How to write (orthography) words in a distinct way to capture the essence of these pronunciations (I'll try to use IPA but probably will do it wrong so adding another variation).
- hip /hɪp/
- hipo /hɪpo/
- hippo /hɪpo/
- hip'po /hɪpʔpo/
- hip'p /hɪpʔp/
- hip'p'po /hɪpʔpʔpo/
But I'm not sure I'm doing the glottal stop here, so maybe it is just:
- hip'p'po /hɪp'p'po/
So that is pretty straight forward. But in English we write
hippo instead of
hipo for some reason. But in some language somewhere I am sure there is a case where you want to pronounce the two
p sounds separately, as in
A more subtle case is where the letters are different, as in
comb. You can pronounce it these ways:
- or even /komb'/
But I'm not even sure the IPA is capturing what I'm trying to do. I'm trying to explicitly pronounce that
coambuh, but not aspirated just popped. Similar to how you would pronounce the
t in these:
- sift /sɪft/ (not sure that IPA is capturing the poppingness of the t though)
I feel like I need to write it like this: /sɪft'/.
Another example is
- /ʌtɛmt/ or /ətɛmt/
- /ʌtɛmpt/ or /ətɛmpt/
- /ʌtɛmp't'/ or /ətɛmp't'/
I think I pronounce it like (2) with /ʌtempt/, but what I'm wondering about is how to properly write it so that you pronounce all of the consonants either partially (as in 2), or fully as in (3) with /ʌtemp't'/ or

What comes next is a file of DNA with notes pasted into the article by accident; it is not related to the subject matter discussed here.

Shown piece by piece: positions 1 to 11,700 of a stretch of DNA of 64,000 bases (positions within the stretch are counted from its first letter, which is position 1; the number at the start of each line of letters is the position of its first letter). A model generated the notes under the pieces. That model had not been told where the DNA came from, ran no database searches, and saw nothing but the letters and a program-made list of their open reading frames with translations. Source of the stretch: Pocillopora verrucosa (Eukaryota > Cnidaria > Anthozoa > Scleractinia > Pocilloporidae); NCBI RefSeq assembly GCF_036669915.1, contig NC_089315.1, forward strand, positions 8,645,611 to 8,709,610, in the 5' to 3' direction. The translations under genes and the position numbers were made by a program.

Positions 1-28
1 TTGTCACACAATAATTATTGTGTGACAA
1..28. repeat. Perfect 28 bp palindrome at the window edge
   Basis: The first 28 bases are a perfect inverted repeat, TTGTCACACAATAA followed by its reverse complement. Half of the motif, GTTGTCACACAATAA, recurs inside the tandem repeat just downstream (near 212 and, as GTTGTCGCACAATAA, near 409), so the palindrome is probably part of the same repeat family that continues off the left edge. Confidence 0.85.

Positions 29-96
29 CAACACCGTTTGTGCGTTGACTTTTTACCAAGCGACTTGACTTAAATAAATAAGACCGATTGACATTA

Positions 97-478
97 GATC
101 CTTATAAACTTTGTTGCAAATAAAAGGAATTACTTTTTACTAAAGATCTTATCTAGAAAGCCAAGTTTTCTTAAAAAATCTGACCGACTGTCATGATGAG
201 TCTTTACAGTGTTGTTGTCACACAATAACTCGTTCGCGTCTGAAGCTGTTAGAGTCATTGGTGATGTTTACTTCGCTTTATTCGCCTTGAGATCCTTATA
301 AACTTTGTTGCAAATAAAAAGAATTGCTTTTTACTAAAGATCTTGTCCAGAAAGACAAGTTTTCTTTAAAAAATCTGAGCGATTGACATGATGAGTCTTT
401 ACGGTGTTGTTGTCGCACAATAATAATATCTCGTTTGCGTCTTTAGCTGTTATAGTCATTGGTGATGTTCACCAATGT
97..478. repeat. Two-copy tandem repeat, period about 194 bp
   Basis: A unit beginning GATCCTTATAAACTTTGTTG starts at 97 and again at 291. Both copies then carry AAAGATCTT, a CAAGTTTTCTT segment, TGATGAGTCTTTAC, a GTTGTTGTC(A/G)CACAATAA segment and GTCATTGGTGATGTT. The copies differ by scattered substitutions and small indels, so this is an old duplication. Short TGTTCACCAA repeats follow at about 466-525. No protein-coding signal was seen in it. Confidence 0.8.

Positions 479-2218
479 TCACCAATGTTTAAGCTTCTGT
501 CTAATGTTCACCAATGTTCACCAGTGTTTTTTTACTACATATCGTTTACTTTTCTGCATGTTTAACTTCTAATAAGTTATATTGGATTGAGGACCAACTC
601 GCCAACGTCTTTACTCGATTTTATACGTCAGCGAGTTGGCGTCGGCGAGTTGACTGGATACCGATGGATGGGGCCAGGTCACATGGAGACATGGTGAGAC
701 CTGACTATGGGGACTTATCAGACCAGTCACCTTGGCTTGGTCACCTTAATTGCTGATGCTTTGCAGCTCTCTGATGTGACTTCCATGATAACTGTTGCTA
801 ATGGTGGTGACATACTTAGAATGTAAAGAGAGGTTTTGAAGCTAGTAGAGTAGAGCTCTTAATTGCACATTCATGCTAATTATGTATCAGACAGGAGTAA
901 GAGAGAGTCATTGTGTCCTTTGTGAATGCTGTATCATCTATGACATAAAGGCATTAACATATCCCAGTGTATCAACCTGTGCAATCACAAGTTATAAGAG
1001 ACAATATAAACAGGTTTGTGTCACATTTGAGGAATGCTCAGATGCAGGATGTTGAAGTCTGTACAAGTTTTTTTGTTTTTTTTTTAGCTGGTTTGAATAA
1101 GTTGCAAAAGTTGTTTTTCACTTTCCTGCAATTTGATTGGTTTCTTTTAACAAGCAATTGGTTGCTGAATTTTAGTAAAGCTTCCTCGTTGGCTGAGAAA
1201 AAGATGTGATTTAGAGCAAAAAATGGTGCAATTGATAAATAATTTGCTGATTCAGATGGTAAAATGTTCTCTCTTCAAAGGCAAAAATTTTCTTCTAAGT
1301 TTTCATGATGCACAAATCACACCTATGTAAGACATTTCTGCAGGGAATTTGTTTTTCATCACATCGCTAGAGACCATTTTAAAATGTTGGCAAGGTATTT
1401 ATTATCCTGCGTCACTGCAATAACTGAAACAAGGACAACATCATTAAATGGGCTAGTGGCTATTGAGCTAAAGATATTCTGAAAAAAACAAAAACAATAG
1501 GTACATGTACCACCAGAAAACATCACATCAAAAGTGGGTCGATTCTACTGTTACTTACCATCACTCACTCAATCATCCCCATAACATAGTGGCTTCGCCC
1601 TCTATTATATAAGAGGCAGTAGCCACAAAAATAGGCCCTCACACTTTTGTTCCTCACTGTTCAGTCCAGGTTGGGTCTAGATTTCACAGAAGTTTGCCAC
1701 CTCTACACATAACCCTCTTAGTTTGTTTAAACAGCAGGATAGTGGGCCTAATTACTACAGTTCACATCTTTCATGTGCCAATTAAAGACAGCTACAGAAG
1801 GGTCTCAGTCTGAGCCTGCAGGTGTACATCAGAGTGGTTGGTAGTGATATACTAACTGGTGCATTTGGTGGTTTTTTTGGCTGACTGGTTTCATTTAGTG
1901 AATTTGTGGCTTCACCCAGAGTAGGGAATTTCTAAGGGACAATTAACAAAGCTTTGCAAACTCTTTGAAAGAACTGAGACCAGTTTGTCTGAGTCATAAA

Finally there is
tent. Wondering what this is.
I'm pretty sure I don't use the glottal stop when I pronounce "tent", and I don't make the
t pop, so I think I do (2) here as well. But it doesn't seem IPA captures the essence of this. That is, the
t in these two words are pronounced differently:
sift is popped, while the
tent is not. More specifically, it's almost as if the
sift is an extra syllable,
So my questions are:
- How to annotate the difference between the last
tent, so that you say it either does or doesn't "pop". It's almost like the
tentis a "stop", while the
siftis an ejective or something. But maybe it doesn't need to be annotated and it is just a side effect of the specific letter combinations we are making. Even so, I would still like to know how to annotate it better.
- How to annotate the combination of multiple consonants, so that you either do or don't pronounce them both. So for
psounds are made, or /ʌtɛmpt/ vs. /ʌtɛmp't'/, where in /ʌtɛmpt/ the consonants blend, while in /ʌtɛmp't'/ they more pop.
- Same with /kom/ vs. /komb'/.
As a corollary to annotating the "popping" sound, the question is how to annotate the non-popping sound, or "flowing" sound (flowing from one consonant to the next).